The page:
12. You And I, Pt. II (Remastered)

Disc: 2
1. Down Endless Street (Remastered)
2. Special Kind of Love (Demo)
3. Seven Wonders (Early Version)
4. Tango in the Night (Demo)
5. Mystified (Alternate Version)
6. Book of Miracles (Instrumental)
7. Where We Belong (Demo)
8. Ricky (Remastered)
9. Juliet (Run-Through)
10. Isn’t It Midnight (Alternate Mix)
11. Ooh My Love (Demo)
12. Mystified (Instrumental Demo)
13. You And I, Part II (Full Version) (reported to contain both parts in one single track)

Disc: 3
1. Big Love (Extended Remix) [Remastered]
2. Big Love (House On The Hill Dub) [Remastered]
3. Big Love (Piano Dub) [Remastered]
4. Big Love (Remix/Edit) [Remastered]
5. Seven Wonders (Extended Version) [Remastered]
6. Seven Wonders (Dub) [Remastered]
7. Little Lies (Extended Version) [Remastered]
8. Little Lies (Dub) [Remastered]
9. Family Man (Extended Vocal Remix) [Remastered]
10. Family Man (I’m a Jazz Man Dub) [Remastered]
11. Family Man (Extended Guitar Version) [Remastered]
12. Family Man (Bonus Beats) [Remastered]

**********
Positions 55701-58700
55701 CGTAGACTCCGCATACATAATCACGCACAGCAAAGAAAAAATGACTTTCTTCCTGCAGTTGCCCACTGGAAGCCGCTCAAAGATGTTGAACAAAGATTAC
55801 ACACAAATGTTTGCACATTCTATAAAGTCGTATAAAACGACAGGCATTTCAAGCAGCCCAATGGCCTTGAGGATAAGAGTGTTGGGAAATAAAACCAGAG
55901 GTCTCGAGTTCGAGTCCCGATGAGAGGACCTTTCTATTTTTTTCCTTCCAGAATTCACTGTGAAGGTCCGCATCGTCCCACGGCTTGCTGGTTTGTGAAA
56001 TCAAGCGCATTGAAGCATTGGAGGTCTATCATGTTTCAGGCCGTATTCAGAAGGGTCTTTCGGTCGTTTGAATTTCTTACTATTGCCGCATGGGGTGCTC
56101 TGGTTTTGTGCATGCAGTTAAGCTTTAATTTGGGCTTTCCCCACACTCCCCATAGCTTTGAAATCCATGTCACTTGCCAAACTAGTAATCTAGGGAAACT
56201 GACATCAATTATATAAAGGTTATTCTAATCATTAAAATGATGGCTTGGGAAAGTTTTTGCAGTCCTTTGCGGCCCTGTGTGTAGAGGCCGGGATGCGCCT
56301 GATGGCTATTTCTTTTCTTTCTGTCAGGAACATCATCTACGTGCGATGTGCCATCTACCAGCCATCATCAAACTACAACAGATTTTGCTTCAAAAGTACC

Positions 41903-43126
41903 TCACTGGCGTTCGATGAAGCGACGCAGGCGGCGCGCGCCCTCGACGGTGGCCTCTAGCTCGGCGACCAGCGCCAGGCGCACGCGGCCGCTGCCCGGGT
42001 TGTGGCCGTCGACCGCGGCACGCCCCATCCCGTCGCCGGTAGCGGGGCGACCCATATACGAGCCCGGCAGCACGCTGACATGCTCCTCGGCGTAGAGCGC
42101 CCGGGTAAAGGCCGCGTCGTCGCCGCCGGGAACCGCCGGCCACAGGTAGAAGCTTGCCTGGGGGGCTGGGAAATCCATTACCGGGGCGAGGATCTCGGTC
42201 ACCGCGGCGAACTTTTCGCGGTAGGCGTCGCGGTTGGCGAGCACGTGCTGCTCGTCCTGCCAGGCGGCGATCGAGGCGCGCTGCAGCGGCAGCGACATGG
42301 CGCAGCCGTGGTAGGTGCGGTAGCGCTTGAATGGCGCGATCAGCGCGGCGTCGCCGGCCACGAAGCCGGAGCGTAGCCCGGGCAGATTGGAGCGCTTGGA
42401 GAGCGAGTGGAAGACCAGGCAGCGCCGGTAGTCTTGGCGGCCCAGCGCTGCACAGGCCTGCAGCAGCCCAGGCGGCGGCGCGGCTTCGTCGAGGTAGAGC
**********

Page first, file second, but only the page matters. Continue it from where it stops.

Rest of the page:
13. Everywhere (12″ Version) [Remastered]
14. Everywhere (Dub) [Remastered]

Disc: 4 (DVD)
1. Big Love (Video)
2. Seven Wonders
3. Little Lies
4. Family Man
5. Everywhere
6. Big Love (Remastered)
7. Seven Wonders (Remastered)
8. Everywhere (Remastered)
9. Caroline (Remastered)
10. Tango In The Night (Remastered)
11. Mystified (Remastered)
12. Little Lies (Remastered)
13. Family Man (Remastered)
14. Welcome To The Room…Sara (Remastered)
15. Isn’t It Midnight (Remastered)
16. When I See You Again (Remastered)
17. You And I, Part II (Remastered)

Disk: 5 (Vinyl Album)
A1. Big Love (Remastered)
A2. Seven Wonders (Remastered)
A3. Everywhere (Remastered)
A4. Caroline (Remastered)
A5. Tango in the Night (Remastered)
A6. Mystified (Remastered)
B1. Little Lies (Remastered)
B2. Family Man (Remastered)
B3. Welcome To The Room… Sara (Remastered)
B4. Isn’t It Midnight (Remastered)
B5. When I See You Again (Remastered)
B6. You And I, Pt. II (Remastered)